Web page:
Fr. Stavros N. Akrotirianakis is the Proistamenos of St. John Greek Orthodox Church in Tampa, FL. Fr. contributes the Prayer Team Ministry, a daily reflection, which began in February 2015. The Prayer Team now has its own dedicated website! Fr. Stavros has produced two books, “Let All Creation Rejoice: Reflections on Advent, the Nativity and Epiphany”: “https://amzn.to/2t1rXwh and “The Road Back to Christ: Reflections on Lent, Holy Week and the Resurrection.” https://amzn.to/2WAcfG0
LET US GIVE THANKS TO THE LORD
I give thanks to the Lord with my whole heart. Psalm 9:1
But from there you will seek the Lord your God, and you will find Him, if you search after Him with all your heart and with all your soul. Deuteronomy 4:29
Good morning Prayer Team!
In a previous reflection, we discussed how the fall of mankind was caused by ingratitude and greediness. The Lord gave mankind free access to everything in the garden of Eden but told mankind to stay away from the tree of the union of good and evil. And instead of thanking God, mankind partook of the forbidden tree and the result was the fall of man.
If you read Genesis three carefully, you will see that the first consequence of the fall was that man couldn’t bear the thought of seeing God. In Genesis 3:8, we read “And they heard the sound of the Lord God walking in the garden in the cool of the day, and the man and his wife hid themselves from the presence of the Lord God among the trees in the garden.” So, if the ungrateful heart cannot stand the sight of God, it is the thankful heart that helps us to see and know Him.
Jesus often spoke in parables, that laid out the secrets of the good life on earth and foretold what heaven will be like. These were grasped by some and not understood by many. Jesus gave the reason for this to His disciples when He said to them “To you it has been given to know the secrets of the Kingdom of God; but for others they are in parables, so that seeing they may not see, and hearing they may not understand.” (Luke 8:10)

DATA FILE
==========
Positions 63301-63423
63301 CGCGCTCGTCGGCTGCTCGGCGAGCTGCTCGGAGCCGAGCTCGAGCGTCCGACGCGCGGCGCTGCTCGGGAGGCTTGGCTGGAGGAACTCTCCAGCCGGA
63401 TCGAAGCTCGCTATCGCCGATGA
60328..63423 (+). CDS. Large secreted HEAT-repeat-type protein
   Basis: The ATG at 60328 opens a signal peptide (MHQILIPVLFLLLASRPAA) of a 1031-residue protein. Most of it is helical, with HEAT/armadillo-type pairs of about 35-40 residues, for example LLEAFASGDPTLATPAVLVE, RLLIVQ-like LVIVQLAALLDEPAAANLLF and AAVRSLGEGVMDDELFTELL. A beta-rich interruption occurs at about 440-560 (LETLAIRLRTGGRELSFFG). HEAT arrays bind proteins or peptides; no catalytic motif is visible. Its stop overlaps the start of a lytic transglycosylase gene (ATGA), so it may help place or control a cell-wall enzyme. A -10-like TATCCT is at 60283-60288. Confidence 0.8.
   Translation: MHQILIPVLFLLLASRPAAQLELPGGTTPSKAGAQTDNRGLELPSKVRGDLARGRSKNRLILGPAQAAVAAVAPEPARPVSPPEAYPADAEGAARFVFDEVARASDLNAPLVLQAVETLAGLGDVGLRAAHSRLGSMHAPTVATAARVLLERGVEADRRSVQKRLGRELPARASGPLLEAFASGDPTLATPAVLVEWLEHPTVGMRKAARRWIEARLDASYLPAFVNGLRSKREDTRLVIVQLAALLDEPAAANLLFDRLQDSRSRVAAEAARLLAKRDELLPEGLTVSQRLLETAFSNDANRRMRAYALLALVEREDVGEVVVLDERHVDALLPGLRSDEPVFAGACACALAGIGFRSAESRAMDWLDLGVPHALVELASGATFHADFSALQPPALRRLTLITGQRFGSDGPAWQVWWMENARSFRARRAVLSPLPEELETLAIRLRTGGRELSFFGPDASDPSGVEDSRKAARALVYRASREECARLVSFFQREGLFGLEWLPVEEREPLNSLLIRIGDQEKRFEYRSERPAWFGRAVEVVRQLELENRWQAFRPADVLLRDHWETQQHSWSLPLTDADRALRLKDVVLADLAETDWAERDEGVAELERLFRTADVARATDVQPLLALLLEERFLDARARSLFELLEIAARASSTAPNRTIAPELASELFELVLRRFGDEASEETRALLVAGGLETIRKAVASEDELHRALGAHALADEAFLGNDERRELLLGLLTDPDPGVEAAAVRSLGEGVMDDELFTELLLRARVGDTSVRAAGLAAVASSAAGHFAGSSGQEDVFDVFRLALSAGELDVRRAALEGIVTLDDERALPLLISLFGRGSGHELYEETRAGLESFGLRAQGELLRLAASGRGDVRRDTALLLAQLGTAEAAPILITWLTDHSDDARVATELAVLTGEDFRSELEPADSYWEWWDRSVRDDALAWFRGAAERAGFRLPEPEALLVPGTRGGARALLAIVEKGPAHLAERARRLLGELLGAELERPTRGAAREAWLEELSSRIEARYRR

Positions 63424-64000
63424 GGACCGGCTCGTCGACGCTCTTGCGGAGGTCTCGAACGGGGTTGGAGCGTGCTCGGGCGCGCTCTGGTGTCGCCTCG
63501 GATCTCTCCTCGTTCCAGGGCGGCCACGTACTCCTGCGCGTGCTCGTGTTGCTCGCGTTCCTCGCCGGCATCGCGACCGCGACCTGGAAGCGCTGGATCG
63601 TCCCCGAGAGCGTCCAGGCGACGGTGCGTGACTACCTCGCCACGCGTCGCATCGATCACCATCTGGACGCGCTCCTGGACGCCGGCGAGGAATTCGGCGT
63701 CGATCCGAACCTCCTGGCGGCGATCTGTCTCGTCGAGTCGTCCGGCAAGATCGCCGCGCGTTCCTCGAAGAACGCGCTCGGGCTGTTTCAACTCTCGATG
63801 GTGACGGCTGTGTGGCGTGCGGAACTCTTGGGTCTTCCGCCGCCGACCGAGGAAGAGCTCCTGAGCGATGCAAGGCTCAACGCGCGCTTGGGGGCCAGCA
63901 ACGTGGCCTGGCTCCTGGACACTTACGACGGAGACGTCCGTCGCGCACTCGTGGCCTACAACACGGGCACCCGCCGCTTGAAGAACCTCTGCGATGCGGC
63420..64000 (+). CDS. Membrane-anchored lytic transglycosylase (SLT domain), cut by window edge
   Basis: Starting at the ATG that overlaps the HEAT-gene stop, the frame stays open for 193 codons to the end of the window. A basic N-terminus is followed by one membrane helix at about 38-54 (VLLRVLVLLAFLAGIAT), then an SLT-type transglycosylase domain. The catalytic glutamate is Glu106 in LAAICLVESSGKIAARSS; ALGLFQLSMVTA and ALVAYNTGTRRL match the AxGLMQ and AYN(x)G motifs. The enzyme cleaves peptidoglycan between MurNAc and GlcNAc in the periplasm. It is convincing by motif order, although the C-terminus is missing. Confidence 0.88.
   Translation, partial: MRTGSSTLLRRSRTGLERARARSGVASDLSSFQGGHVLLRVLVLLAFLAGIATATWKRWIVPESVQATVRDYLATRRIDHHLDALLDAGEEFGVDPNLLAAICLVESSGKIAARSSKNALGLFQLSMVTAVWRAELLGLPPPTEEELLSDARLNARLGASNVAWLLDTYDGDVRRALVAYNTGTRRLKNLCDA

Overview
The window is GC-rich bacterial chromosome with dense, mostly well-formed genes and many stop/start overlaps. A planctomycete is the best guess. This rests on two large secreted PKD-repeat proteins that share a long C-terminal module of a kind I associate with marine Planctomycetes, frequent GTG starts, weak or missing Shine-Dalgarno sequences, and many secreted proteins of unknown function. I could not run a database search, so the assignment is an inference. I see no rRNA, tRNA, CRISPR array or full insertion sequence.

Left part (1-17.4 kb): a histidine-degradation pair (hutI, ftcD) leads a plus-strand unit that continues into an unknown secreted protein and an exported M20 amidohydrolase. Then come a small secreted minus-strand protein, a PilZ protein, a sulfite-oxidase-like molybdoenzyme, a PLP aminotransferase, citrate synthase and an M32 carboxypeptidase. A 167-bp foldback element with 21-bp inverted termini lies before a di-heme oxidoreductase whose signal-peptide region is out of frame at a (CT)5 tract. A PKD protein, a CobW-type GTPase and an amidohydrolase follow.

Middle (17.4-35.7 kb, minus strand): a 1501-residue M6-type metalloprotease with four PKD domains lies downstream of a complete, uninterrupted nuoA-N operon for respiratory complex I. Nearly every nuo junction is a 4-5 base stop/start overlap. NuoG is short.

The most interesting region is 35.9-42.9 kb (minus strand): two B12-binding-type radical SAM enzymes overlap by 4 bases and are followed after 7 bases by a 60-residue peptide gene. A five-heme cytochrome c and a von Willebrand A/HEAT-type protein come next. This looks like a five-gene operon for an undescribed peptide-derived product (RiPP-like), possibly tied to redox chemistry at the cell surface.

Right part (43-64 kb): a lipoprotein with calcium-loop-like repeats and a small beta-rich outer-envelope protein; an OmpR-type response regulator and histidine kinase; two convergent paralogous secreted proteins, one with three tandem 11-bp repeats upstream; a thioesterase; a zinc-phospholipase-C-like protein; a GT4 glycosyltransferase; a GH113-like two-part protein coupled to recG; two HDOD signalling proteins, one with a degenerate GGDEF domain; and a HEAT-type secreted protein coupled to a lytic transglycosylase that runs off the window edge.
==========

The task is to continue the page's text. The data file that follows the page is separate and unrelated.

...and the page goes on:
The difference between Adam and Eve and the Disciples were the disposition of their hearts. Adam and Eve had hearts that were ungrateful, at least for the moment that they sinned. And the consequence of sin was that they could not see God, not because He didn’t want to see them, but because their sin made them feel so inadequate in His presence. Conversely, the Disciples approached God in with humble and grateful hearts and were given to know the secrets of God’s Kingdom.
No heart is evil all the time, just as no heart is godly all the time. However, we will not see God in our moments of sin and ingratitude. We will see Him in our moments of love and thankfulness.
The thankful heart helps us to see and know God. The more thankful we are, the more loving we become. The more loving we become, the more pure our hearts become. And the more pure our hearts our hearts become, the more clearly we see and know God. As Jesus says in Luke 8:15, concluding the Parable of the Sower, “As for that (seed) in the good soil, they are those who, hearing the word, hold it fast in an honest and good heart and bring forth fruit with patience.” And in Matthew 5:8, He says “Blessed are the pure in heart, for they shall see God.”
The fall of mankind was caused by ingratitude, which caused the human race to lose sight of God. Our redemption begins with a thankful heart which seeks to see God. In our moments of sin, we will lose sight of God. And we all have these moments. It is in our moments of thankfulness, again express in love and in service, that we get our glimpses of God.
A thankful hearts helps us to see and know God.
Create in me a clean heart, O God, and put a new and right spirit within me. Cast me not away from Thy presence, and take not Thy Holy Spirit from me. Restore to me the joy of Thy salvation and uphold me with a willing spirit. Amen. (Psalm 51:10-12)
Focus on having a thankful heart today.
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